If you have a spare room or two, subletting is a good way generate some additional household income. Rather than letting your unused bedrooms devolve into glorified walk-in closets, rent them out to help subsidise your mortgage. After all, why pay for the entire flat when you’re really using only half of it? However, there are financial risks that come with renting out your spare bedrooms, which often arise from mismatched expectations, miscommunication, or just plain ignorance. Here are some unexpected ways being a landlord can cost you money.
You May Need To Spend On Storage
Before you put up your spare bedroom for rental, you may want to take a look at your storeroom. Go in there and spend some time familiarising yourself with the walls, because you may never see them again. When you sublet your room, you need to consider how much stuff your tenant is allowed to bring with them. Everything seems fine and dandy, until the day they show up at your front door with what seems like the entire inventory of the neighbourhood flea market. Tenants are not tourists – they’re here for the long term, which also means they will have some semblance of a life. With life comes needs and wants. With no universal standard on how much stuff each person should have, you could find yourself dealing with a storage problem. At the very least, this could mean that your storeroom will be filled to the brim with other people’s stuff, leaving you little to no space for your own things. If your unit does not have a storeroom, you may be forced to carve out precious space from your living room to build one. The solution would be to limit the belongings your tenant is allowed to bring. However this might cut down your pool of potential tenants, or make it impossible for you to put up two tenants in one room and charge a higher rental. But, if you neglect to have this discussion before agreeing to rent, you may find yourself having to spend money on renovations or self-service storage solutions later on.
You May Need to Rewire Your Home
Some days, your tenant may have a hankering for toast. Other days, for homemade herbal tea. And perhaps every Sunday morning, a taste for home-brewed soybean milk. Each of which requires a toaster, a soup pot, and some sort of mechanised bean extractor/steamer respectively to prepare. (That last thing is totally a thing, we swear.) Now, we don’t need to tell you how dangerous overloading an electrical socket is. And having snaking lines of power strips running all over the place isn’t any safer either. So it seems like your choices are limited to either electrocution or blunt-force trauma. You could institute a strict no-cooking rule, forcing your tenants to sneakily cook cup noodles in their rooms in the dead of the night. Or, you might allow your tenants to use the kitchen, so they at least don’t foul up their room and attract pests with cooking odours and food waste. No matter which you choose, you may suddenly find yourself tiptoeing around overtaxed power outlets. Hence, if you’re planning on having tenants, it might be worthwhile to put in a few more electrical sockets at sensible locations during your renovations. This will save you money on a second round of electrical works later down the road.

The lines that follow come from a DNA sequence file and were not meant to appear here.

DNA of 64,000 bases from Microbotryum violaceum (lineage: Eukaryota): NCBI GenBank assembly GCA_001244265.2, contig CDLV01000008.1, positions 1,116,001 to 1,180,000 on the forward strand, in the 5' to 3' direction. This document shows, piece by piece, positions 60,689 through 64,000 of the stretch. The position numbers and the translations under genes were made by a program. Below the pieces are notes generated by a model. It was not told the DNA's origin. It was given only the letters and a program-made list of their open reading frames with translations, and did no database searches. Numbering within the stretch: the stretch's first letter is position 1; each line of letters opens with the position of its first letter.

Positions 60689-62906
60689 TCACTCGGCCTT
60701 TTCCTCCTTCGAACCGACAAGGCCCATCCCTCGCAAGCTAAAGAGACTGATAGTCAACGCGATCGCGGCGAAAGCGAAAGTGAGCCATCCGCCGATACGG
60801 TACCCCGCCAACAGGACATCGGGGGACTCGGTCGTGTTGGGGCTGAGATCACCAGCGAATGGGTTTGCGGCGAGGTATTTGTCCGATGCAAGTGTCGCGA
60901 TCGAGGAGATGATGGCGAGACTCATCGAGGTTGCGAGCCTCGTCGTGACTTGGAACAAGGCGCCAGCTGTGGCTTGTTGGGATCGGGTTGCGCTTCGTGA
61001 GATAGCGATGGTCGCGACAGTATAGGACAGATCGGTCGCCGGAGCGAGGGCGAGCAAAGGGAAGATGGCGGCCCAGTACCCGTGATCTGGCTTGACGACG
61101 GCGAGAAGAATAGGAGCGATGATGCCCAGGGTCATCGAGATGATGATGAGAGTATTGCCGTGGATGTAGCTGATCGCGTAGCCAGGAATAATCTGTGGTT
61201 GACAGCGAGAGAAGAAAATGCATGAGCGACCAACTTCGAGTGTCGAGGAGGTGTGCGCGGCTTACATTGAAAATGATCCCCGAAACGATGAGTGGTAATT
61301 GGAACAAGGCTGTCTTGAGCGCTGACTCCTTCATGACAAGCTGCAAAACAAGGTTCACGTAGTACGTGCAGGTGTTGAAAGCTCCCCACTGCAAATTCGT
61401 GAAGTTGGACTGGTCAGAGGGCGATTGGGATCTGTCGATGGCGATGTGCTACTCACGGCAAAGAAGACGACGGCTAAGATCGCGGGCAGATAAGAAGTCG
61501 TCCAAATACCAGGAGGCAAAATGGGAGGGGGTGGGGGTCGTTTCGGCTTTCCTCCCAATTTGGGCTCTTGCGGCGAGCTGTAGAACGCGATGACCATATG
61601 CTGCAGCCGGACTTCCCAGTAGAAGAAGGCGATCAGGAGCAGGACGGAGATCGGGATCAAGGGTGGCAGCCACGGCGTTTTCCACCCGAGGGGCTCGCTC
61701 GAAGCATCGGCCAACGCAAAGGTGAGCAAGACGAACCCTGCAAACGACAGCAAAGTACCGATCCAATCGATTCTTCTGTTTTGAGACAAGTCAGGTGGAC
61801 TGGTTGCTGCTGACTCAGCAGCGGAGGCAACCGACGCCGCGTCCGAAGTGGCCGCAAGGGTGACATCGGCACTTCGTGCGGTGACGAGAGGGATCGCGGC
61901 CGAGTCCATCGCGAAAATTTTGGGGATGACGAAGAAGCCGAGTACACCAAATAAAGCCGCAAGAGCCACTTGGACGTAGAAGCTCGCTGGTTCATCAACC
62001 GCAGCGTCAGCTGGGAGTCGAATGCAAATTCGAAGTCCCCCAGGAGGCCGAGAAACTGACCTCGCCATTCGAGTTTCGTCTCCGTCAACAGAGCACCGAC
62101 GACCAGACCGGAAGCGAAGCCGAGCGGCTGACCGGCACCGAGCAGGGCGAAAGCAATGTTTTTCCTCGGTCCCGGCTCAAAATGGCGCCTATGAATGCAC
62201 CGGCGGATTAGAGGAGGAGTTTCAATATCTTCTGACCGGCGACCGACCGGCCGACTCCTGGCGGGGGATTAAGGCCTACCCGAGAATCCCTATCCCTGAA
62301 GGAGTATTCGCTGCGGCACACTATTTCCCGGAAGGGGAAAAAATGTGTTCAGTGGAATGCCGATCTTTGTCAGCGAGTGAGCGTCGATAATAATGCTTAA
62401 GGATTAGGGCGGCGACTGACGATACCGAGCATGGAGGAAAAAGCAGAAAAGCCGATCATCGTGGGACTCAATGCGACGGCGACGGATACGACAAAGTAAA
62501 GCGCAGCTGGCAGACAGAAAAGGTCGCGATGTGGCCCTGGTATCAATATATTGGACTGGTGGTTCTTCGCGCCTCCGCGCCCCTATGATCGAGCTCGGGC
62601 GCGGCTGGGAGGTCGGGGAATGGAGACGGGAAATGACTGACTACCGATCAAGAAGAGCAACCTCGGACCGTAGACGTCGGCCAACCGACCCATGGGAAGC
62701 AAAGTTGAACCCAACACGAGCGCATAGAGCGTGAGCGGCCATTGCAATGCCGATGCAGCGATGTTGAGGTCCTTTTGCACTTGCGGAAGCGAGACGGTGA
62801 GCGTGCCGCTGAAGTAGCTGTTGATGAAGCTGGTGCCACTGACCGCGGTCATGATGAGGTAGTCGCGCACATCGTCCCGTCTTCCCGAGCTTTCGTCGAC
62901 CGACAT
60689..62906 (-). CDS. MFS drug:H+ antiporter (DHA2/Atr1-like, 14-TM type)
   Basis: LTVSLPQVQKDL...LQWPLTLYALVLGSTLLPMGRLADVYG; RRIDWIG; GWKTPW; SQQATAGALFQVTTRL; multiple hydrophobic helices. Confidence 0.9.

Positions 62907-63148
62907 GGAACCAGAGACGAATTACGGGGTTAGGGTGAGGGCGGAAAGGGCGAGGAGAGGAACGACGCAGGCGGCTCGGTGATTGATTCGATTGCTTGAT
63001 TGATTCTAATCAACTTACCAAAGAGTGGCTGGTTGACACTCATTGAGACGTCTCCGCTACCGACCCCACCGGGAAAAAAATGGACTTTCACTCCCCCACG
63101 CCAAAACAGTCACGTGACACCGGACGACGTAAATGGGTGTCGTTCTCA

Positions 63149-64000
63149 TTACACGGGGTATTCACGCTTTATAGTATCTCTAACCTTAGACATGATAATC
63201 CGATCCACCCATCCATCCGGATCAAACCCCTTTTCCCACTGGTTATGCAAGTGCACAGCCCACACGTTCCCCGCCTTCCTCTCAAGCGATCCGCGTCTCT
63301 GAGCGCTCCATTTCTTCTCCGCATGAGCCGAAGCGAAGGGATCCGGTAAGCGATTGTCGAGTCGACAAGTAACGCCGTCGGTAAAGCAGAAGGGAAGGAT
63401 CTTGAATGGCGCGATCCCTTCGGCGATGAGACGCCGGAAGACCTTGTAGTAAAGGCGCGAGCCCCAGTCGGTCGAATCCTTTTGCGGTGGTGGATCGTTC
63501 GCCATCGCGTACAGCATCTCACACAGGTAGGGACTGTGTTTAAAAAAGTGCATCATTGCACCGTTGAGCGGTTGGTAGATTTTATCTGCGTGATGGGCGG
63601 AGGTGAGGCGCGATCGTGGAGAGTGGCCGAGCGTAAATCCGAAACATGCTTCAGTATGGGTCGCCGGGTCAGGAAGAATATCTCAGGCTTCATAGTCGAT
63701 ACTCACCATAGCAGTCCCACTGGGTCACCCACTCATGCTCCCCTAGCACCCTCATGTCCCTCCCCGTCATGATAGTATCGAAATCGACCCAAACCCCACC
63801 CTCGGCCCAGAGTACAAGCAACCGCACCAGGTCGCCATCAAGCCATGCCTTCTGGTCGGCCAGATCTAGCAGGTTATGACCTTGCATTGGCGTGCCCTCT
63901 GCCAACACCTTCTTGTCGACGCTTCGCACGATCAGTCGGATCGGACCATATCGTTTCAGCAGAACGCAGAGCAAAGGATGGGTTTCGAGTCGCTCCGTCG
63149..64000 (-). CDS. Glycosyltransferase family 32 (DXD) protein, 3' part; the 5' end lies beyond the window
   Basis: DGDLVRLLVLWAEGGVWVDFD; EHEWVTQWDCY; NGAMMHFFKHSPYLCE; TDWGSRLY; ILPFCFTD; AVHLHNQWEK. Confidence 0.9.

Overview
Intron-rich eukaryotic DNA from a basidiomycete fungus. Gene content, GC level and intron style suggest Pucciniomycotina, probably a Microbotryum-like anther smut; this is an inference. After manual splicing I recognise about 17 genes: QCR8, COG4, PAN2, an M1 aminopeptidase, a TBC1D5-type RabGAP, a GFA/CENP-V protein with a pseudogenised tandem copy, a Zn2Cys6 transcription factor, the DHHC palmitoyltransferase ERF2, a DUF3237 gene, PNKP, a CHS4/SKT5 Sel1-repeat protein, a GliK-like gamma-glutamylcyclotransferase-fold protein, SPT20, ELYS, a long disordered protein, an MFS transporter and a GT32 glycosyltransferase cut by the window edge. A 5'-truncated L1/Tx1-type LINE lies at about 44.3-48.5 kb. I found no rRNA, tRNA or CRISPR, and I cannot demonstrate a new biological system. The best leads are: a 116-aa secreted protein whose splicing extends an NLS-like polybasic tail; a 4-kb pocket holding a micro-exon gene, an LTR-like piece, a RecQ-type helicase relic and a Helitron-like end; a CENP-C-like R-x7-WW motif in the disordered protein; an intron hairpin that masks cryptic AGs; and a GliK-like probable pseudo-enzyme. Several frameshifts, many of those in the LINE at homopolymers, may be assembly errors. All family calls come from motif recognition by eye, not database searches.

You May Find Yourself Saddled With Nonsense Payments
As the landlord – aka the owner of the property – you are liable for any damage to the common amenities, such as if the central refuse chute gets choked with bulky rubbish. If any illegal dumping or high-rise littering is traced to your unit, guess who the Town Council or HDB will come after. There’s always the chance that your tenant could have antisocial tendencies and willfully cause such problems. If that’s the case, the only way out would be to terminate the rental agreement and get another (hopefully better socialised) tenant. However, most such occurrences happen out of ignorance or miscommunication. It might be worthwhile to cultivate good relationships and open communication with your tenants. That way, they will feel comfortable enough to ask your advice on how to dispose of bulky items or to ask for certain amenities they may otherwise feel embarrassed about. A little communication goes a long way in establishing a pleasant living environment for all. It could also very well save you from paying unnecessary fines.
You May Need to Replace Your Appliances Sooner Than Expected
Some landlords have an irrational fear that their tenants regress into cavemen/women when no one is looking. When it comes to necessities such as the air conditioner, washing machine, dryer, and fridge, they decide to buy the cheapest model available. Their thinking goes that their tenants won’t take care of the appliances, so there’s no point spending money on quality products. That might be a mistake. Cheaper appliances are not only likely to have lower efficiency (which costs you more in electricity and water bills), they might also break down sooner. Contrary to popular belief, this is not because of repeated banging by brutish cavemen fists, but simply because they are of poorer quality. With more people living in the house, your appliances will also see higher usage. This means that appliance breakdowns will happen at a faster rate. When a necessity breaks down, the onus is on you, the landlord, to remedy the problem. Needless to say, your wallet will take a beating, either by way of repairs, or straight-up replacements. Instead, try showing your tenants how to use the appliances you will be sharing. Keeping the instruction manuals nearby will also be helpful. And if you’re still afraid that your new and expensive washing machine will be somehow savaged, make sure you spell out to your tenants that their security deposit (customarily 1 to 2 months’ rent) will be used for any repairs deemed necessary.
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